Drax has announced plans to trial carbon capture and storage (CCS) on one of the three biomass units at its power station in Yorkshire.
The demonstration project is the first of its kind in Europe. If successful, the scheme will enable the company to generate renewable power with negative emissions.
Drax has partnered with the company C-Capture for the £400,000 trial. The initial phase, starting this month, will examine whether the solvent developed by C-Capture is compatible with the biomass flue gas emitted from the plant.
A lab-scale study into the feasibility of re-purposing the flue gas desulphurisation (FGD) absorbers at the power station will also be carried out to assess potential capture rates. The equipment has become redundant on three of six generating units at the facility which have been converted from coal to biomass, as the wood pellets they burn emit minimal levels of sulphur.
Depending on the outcome of the feasibility study, a demonstration CCS unit will be connected up to one of the biomass units in autumn for the second phase of the trial. The captured carbon dioxide will be stored on site in high-pressure cylinders and used for processes at the plant.
“If the world is to achieve the targets agreed in Paris and pursue a cleaner future, negative emissions are a must – and bioenergy with CCS (BECCS) is a leading technology to help achieve it,” said Drax Group chief executive Will Gardiner.
“This pilot is the UK’s first step, but it won’t be the only one at Drax. We will soon have four operational biomass units, which provide us with a great opportunity to test different technologies that could allow Drax, the country and the world, to deliver negative emissions and start to reduce the amount of carbon dioxide in the atmosphere.”
C-Capture founder and professor of organic chemistry at the University of Leeds, Chris Rayner, said: “We have developed fundamentally new chemistry to capture CO2 and have shown that it should be suitable for capturing the carbon produced from bioenergy processes. The key part is now to move it from our own facilities and into the real world at Drax.
“Through the pilot scheme we aim to demonstrate that the technology we’ve developed is a cost-effective way to achieve one of the holy grails of CO2 emissions strategies – negative emissions in power production”.
Drax Power chief executive Andy Koss told Utility Week the company is aiming to capture up to a tonne of carbon dioxide per day if the second phase of the trial goes ahead – a miniscule fraction of the overall emissions from the power station.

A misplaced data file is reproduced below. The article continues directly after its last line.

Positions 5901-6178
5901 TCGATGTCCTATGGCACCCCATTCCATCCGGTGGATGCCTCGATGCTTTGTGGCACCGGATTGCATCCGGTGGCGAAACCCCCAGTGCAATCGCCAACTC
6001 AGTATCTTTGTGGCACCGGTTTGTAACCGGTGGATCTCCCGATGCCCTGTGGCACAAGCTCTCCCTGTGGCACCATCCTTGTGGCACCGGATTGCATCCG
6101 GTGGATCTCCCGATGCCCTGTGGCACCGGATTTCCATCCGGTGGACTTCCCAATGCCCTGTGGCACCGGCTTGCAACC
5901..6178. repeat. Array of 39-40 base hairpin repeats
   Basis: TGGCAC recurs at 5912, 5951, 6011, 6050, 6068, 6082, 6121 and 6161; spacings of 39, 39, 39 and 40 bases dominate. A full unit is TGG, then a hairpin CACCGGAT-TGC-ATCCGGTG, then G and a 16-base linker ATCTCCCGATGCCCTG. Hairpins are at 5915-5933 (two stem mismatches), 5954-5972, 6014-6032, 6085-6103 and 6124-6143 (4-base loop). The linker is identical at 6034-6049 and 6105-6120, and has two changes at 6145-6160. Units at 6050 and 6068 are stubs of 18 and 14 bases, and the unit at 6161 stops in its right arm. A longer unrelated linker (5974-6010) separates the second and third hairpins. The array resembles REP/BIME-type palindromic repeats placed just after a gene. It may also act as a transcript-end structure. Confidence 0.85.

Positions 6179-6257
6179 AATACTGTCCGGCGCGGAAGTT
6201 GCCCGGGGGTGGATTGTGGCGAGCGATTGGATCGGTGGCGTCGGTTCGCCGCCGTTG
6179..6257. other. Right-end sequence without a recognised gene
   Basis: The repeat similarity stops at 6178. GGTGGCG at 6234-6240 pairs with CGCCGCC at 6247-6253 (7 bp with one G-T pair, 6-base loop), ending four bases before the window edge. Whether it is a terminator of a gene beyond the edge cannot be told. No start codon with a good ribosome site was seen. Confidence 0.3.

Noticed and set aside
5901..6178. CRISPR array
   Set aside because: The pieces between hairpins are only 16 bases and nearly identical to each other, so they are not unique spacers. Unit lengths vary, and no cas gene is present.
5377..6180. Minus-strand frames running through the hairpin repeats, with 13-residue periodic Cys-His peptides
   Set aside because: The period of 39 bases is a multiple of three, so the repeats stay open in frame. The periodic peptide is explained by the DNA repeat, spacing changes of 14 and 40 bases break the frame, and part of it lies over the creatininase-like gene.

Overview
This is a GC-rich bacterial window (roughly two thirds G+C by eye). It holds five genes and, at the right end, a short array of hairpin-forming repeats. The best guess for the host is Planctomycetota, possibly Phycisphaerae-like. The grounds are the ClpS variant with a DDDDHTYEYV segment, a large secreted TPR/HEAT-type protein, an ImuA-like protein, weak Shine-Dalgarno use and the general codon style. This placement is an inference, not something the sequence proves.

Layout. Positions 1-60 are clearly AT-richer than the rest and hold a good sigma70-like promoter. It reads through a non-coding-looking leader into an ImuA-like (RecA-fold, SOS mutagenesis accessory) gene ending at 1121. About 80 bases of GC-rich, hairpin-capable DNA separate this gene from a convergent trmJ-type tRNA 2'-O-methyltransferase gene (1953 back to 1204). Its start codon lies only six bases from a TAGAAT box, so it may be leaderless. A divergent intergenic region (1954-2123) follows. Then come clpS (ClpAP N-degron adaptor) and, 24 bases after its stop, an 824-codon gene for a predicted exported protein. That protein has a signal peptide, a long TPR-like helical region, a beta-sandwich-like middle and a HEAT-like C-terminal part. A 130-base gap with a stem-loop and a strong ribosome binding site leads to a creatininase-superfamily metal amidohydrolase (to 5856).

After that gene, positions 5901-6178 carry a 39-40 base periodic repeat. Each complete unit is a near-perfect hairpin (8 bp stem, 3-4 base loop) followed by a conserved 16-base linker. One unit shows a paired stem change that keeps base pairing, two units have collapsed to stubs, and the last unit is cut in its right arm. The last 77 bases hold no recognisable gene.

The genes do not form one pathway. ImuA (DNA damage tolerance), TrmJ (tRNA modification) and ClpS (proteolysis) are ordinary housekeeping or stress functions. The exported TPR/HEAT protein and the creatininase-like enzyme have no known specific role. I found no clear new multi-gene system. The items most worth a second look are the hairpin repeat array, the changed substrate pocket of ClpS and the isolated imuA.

“Clearly this is just a pilot,” he added, “but if it is successful then we want to roll it out at a much larger scale”.
This is not the first occasion on which Drax has proposed to deploy CCS. The company was key partner in the White Rose project – a scheme to build a new coal-fired plant with CCS next to its existing power station.
The firm pulled out of the project in September 2015. A few months later it was cancelled after the government axed a £1 billion competition to commercialise CCS.
Koss said, before it was cancelled, the project established that it is feasible to transport captured emissions from the area to geological storage sites under the North Sea.
He said the commercialisation of the technology will depend on the development of CCS clusters, the nearby Humber region being an ideal place for one to be built. “The potential is huge,” he remarked.
The Committee on Climate Change has said the development of BECCS will be crucial towards reaching net zero emissions due to the difficulty in decarbonising certain sectors of the economy.
Koss also highlighted the need for reliable flexible generation to help balance the power grid during periods when renewable output is low. As BECCS is both dispatchable and carbon negative, he said it would be “vitally important as we drive towards that net zero emissions level.”
The announcement was welcomed by energy and clean growth minister Claire Perry, who said: “We aim to make the UK a world leader in carbon capture usage and storage, a key part of our modern industrial strategy.
“It’s hugely exciting that Drax has chosen to invest in this innovative project, demonstrating how government support for innovation can create an environment where companies can develop new technologies and scale up investment to build the sectors we will need to achieve long term decarbonisation.”
Luke Warren, chief executive of the Carbon Capture and Storage Association, commented: “Today’s announcement represents an important step forward in the development of technology that can capture and store carbon dioxide from sustainable bio-energy to deliver negative emissions.
“It is clear that negative emissions are likely to be needed if we are to deliver on UK and global climate change goals.”